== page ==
Medium: MIXED MEDIA ON WOODEN BOARD
Size: 91.45 X 182.80 cm
CAPTURING FESTIVE ENERGY IN RELIEF ART
Biskā Jātrā is a harmonious celebration of tradition, beliefs, culture and ethnic identity which takes place at the turn of the new year according to the solar calendar. The festival is believed to have originated in the 17th century CE during the reign of Bhaktapur king Jagajyoti Malla, who was fascinated with folklore.
Biskā festivities commemorate one such story of a princess who remained a widow because the husband would die the very night of her wedding. Finally, a brave young man with the courage to marry her came forth. Goddess Bhadrakāli, disguised as an elderly lady, suggested to the young man to wait until the princess had gone asleep to see what would happen. The young man followed her advice and waited until the princess had passed out for the night. Two snakes emerged from the princess’s nostrils while she was sleeping, startling the lad. As soon as he regained his calm, he grabbed his knife and killed both snakes. The city folks celebrated the killing of the evil snakes by starting Biskā Jātrā.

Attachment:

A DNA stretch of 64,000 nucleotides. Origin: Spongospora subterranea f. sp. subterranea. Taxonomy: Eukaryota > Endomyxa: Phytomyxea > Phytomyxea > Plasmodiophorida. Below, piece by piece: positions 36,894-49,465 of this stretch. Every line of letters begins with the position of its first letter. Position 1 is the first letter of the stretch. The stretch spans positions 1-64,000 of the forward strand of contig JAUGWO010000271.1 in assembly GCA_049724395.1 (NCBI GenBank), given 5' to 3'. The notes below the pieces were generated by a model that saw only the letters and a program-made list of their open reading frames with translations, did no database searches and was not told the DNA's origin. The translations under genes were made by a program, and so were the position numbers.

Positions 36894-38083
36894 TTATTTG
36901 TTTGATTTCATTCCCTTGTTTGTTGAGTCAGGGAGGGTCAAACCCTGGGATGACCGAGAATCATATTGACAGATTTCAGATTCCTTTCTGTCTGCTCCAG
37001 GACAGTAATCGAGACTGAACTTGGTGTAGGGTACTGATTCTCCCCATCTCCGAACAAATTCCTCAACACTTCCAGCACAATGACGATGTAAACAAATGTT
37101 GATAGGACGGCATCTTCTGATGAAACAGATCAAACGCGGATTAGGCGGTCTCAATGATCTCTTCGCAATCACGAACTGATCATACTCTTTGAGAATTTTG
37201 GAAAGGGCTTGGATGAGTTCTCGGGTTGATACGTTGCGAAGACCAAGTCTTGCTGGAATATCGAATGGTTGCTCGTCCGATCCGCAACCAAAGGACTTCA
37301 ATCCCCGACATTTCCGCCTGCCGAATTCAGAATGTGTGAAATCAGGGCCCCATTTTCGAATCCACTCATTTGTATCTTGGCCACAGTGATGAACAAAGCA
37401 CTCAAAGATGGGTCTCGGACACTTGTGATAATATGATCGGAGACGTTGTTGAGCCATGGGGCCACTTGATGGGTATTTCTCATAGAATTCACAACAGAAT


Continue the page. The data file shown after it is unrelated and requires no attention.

Sharada Man Shrestha’s relief work showcases the vibrancy, energy and dramatics of Biskā Jātrā. The artist has easily captured the environment and setting in which this festival takes place. The overshadowing historical monument is the five-storied Nyata Pau temple, with the Bhairav temple in the background. One can also see the people playing traditional instruments and enjoying the energy of the festival.
With this artwork the artist aims to give a message about the significance of cultural heritage and the necessity for the future generation to give continuity to the culture, traditions and festivals.